Feature adaptation of Beatrix Potter’s classic tale of a rebellious rabbit trying to sneak into a farmer’s vegetable garden. (IMDb)
I mean, Peter and co. are just kind of obnoxious (the incessant peppy pop-song soundtrack underneath all their escapades doesn’t help). I was legitimately a little concerned for a while there that Peter’s escalating actions would go unchecked and even praised by the film. It didn’t happen, fortunately, but I still would’ve preferred a film focused on the ultimately tragic McGregor and his interesting relationship with Bea instead of the mostly annoying lead rabbit (only a few of his jokes land).
M.I.T. professor John Koestler links a mysterious list of numbers from a time capsule to past and future disasters and sets out to prevent the ultimate catastrophe. (IMDb)
Cheesy acting and bland dialogue throughout are overcome by a story that-while scattered-is stocked full of so many interesting ideas (on death and the future, with strong religious undertones), genre shifts (from chilling horror-cue silent stalkers, creaky houses, kids who hear voices-to disaster thriller-the set pieces are excellent-to apocalyptic drama-see the drive through New York-to even alien sci-fi), and bold twists (see the third act death and departure) that it refuses to be ignored.
Competition between the maid of honor and a bridesmaid, over who is the bride’s best friend, threatens to upend the life of an out-of-work pastry chef. (IMDb)
The actual bridesmaids scenes are outrageously funny (see the shit-storm in the bridal boutique) thanks to some crazy characters (McCarthy’s Megan is a riot) and excellent cast chemistry (Wiig and Byrne’s rival friends especially; see their competing speeches) but it’s the surprising character work on the goofy yet melancholy Annie (Wiig is perfect; see her cop drive-bys) that elevates this comedy to another level, injecting some nice bits of drama and romance (O’Dowd is adorable) into the mix.
A desk-bound CIA analyst volunteers to go undercover to infiltrate the world of a deadly arms dealer, and prevent diabolical global disaster. (IMDb)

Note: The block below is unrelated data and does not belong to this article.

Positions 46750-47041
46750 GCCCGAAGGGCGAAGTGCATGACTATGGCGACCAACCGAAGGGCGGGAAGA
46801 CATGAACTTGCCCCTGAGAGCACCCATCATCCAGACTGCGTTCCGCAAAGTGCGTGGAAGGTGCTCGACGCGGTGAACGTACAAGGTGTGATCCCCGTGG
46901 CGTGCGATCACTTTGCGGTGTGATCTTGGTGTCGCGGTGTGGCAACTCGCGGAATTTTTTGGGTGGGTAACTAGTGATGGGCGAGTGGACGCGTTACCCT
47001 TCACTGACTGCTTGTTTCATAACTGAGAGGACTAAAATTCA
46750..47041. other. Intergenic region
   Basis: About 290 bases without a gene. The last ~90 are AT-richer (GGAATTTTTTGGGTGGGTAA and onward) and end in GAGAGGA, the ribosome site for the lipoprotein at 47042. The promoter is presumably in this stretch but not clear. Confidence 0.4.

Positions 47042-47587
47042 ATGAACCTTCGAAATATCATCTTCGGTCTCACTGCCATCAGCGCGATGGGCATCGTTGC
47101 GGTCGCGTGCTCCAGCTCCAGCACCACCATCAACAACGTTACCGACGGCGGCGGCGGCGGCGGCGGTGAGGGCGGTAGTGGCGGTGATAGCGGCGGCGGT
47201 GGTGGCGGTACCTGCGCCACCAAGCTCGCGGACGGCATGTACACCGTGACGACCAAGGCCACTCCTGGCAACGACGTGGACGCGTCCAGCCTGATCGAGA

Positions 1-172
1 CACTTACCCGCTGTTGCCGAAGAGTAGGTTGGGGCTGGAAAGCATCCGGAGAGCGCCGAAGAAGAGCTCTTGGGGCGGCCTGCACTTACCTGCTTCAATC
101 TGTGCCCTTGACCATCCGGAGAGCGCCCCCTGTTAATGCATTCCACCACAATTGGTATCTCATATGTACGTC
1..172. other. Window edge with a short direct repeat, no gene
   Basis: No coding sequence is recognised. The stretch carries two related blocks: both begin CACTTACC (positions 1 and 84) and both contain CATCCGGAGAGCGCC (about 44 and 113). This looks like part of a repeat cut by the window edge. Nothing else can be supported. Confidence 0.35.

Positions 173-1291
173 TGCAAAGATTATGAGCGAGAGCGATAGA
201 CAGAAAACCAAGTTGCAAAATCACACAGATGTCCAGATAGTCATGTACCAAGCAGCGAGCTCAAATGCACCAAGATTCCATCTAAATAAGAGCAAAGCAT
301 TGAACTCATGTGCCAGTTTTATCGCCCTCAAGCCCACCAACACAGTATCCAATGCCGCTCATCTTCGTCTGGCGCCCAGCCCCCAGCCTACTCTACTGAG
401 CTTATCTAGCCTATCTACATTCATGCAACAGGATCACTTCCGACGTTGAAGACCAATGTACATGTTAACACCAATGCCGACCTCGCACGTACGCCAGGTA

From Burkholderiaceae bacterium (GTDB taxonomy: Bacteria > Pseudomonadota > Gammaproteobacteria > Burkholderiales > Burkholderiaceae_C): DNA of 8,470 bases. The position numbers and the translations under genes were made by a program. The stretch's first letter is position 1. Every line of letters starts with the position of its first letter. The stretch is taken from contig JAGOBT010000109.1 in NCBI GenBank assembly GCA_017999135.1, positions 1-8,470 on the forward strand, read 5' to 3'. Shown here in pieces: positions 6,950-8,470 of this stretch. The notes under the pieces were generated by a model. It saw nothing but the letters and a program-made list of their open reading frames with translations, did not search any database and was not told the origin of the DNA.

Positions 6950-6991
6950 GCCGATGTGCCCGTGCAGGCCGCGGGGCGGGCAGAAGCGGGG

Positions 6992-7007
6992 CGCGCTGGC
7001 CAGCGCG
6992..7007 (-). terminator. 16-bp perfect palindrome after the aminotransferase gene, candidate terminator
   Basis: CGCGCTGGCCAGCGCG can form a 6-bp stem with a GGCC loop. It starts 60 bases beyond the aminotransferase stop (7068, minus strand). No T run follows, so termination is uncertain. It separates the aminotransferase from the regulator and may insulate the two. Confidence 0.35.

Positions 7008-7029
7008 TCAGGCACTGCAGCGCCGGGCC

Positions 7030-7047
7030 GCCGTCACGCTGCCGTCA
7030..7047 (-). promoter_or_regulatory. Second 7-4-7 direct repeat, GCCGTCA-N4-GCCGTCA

A forgettable plot is saved by its fresh and funny characters that subvert the spy genre’s typical line-up by poking fun at the alpha male (Statham’s satire is gold–see his hilarious boat farewell) and putting the females at the forefront, with Byrne as the ridiculous villain and McCarthy (still with her usual arsenal of great vulgar one-liners) as the unassuming desk worker who’s actually super smart and bad-ass. Surprisingly awesome action is also notable (see Susan’s kitchen fight with Lia).
After they are forced to live next to a fraternity house, a couple with a newborn baby do whatever they can to take them down. (IMDb)
Rogen and Byrne’s bumbling young parents shtick here is usually funny and there are a few memorably raunchy gags, but the chaotic party montages get a bit tiresome and do little to cover up what feels like a very thin plot (some self-aware jabs at screenplay cliches excuse its weak movements, but don’t add the needed substance). The half-hearted attempt at serious character development for Teddy is regrettably too little, too late, and the movie isn’t consistently funny enough to make up for it.
A motorcycle stunt rider turns to robbing banks as a way to provide for his lover and their newborn child, a decision that puts him on a collision course with an ambitious rookie cop navigating a department ruled by a corrupt detective. (IMDb)
A gripping three-part crime drama that deftly follows a multi-generational set of characters through their respective lives as they connect in startling and moving ways. Morality, family, and revenge are just a few of the complex themes expertly explored in the rich script that’s phenomenally acted out by a stacked cast. Add in a wonderfully-crafted soundtrack and beautiful cinematography and you have an amazing and epic film that gives the cops and robbers premise astonishing emotional depth.